What makes a good story

I had a call with a director on her short story today for the rewrite.  She wanted to make sure all the elements were there, all the ambiguity was explained at the beginning.

I then said, “Look, I understand where you were coming from. But doesn’t your version sound like a beige flight safety promo video? How do you want me to feel in the end?”

So what is a (good) story? What isn’t?

The bottom line is, we want our hero to go through hell, to hurt, to lose, to experience a near death before he grows, and learns, before he gets his want, or not. No matter what the reward, he has to earn it first otherwise the audience would feel cheated. Besides, we want the surprises to keep our minds engaged. By giving us details like how we deal cards, our hearts are satisfied through working and solving the puzzles by ourselves. And when we feel what the hero feels at the very end, we finally realize that we have been manipulated by the storyteller. But like the hero, we let it happen. Because the journey is the reward. 

By pinpointing her mistake, I also realize it’s the pitfall that I also tend to fall into. 

As a storyteller, my job is to stir emotions. If I can’t feel it when I write it, how can I expect anything else from the audience?


Yours truly,

The C word

Content. It gets on my nerves when I see it abused, as I did the other day when I saw someone posted “Content Creation” at an online course I’ve been doing.

I would go so far to avoid “I’m content,” but choose “I’m fulfilled.”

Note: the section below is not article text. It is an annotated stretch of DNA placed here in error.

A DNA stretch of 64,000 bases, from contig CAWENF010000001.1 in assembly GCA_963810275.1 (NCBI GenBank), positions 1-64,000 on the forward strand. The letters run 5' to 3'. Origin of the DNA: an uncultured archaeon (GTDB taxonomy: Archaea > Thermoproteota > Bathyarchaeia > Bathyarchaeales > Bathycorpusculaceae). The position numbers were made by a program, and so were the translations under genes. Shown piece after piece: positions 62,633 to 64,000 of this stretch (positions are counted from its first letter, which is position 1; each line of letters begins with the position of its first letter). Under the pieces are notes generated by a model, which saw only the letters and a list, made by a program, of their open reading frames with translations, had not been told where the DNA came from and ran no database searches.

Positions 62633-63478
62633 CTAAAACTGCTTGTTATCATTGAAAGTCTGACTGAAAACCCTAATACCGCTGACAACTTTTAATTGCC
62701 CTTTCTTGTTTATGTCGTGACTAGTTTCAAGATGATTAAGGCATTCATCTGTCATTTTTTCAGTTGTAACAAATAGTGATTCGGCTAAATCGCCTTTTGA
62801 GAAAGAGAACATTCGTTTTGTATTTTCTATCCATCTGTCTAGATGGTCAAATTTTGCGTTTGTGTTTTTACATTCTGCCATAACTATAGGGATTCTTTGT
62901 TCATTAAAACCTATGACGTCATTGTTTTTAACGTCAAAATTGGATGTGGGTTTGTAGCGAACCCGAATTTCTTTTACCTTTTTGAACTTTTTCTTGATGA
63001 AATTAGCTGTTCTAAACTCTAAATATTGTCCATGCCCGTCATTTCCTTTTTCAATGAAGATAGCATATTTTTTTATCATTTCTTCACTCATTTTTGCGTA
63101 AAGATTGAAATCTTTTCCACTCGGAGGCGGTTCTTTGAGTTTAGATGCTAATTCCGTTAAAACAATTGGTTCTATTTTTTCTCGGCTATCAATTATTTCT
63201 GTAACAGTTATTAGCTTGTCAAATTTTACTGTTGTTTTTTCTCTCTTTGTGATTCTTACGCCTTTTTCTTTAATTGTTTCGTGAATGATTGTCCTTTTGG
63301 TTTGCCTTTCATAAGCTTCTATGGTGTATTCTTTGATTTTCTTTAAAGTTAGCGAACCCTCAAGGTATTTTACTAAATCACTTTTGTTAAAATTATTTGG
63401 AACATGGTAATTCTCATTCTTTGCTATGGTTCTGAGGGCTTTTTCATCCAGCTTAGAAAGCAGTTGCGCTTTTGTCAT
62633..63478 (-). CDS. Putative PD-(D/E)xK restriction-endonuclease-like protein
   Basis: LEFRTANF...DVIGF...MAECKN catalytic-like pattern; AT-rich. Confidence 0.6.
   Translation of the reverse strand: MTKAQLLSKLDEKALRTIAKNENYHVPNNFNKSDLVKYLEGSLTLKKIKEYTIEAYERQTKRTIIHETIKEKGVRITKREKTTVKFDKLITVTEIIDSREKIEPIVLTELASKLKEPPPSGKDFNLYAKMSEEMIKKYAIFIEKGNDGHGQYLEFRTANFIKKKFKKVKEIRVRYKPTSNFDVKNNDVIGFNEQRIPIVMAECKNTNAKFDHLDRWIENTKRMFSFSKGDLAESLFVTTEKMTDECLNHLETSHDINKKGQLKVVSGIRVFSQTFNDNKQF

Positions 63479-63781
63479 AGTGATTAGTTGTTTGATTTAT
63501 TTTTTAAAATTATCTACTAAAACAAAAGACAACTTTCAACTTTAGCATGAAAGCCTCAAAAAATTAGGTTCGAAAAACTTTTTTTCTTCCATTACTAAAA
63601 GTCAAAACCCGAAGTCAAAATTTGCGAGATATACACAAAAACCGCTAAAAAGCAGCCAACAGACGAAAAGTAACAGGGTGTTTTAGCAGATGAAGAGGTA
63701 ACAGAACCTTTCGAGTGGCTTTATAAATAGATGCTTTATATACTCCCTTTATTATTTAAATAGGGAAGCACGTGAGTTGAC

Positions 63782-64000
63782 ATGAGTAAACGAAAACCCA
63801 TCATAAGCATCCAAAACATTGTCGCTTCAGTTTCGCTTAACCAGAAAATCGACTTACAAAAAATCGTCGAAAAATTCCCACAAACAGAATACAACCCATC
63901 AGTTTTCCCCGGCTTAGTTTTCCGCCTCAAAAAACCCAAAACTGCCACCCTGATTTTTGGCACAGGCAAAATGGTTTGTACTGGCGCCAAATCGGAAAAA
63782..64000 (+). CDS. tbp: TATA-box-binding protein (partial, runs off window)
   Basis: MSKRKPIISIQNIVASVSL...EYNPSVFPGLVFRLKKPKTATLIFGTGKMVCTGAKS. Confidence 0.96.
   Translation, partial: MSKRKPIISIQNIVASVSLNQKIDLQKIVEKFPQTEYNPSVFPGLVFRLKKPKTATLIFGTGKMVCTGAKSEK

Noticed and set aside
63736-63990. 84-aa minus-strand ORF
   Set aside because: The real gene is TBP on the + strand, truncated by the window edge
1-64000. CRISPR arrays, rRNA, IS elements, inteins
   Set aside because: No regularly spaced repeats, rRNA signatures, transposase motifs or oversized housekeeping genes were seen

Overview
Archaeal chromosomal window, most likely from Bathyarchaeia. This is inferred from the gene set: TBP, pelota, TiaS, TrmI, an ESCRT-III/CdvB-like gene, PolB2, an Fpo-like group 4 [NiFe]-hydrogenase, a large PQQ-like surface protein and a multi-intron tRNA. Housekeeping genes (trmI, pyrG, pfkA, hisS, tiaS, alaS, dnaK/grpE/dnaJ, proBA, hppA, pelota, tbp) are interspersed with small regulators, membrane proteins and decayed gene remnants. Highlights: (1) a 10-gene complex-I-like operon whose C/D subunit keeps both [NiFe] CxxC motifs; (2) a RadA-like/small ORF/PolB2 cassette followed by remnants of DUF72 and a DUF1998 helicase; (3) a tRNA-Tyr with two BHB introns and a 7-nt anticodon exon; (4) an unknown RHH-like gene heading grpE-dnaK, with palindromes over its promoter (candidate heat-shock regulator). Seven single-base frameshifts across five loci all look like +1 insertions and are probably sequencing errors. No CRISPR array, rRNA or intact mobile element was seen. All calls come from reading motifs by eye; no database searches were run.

I ask myself, what do people mean when they say “content?” I googled. This is the closet definition:

Information made available by a website or other electronic medium.

So it means information? If so, why do we use content? Just because everybody uses it? Just because the marketing gurus trademark it?

Truth is, I used to work in marketing. I’m not exempted. In my former line of work, I used “Content Marketing” and “Content Creation” on a daily basis.

Now I ask:

What’re the differences between “Content Marketing” and “Marketing?”
What’re the differences between “Content Creation” and “Creation?”

Does adding the C word before marketing and creation make them more specific?
On the contrary.

What I’m creating here is a blog. It’s content by default. According to the trend, I should call myself a content creator. But why do I still prefer using writer, podcaster, filmmaker, or artist in general? Because those words carry weight, meaning, emotion.

What about content? It’s arbitrary at best. In my view, it’s also—

And bullshit popularized by the CXOs, the bureaucratese who ask their subordinates to “generate content” for their content-loaded keynotes about content creation when they don’t even create the content, and to some extent, understand the content they are presenting. Because they’re on auto-pilot when they refer to content.

What would I say instead?

  • General: Things. Stuff.
  • Specific: Art. Design. Article. Essay. Blog. Screenplay…

Excuse my rant.


Your truly,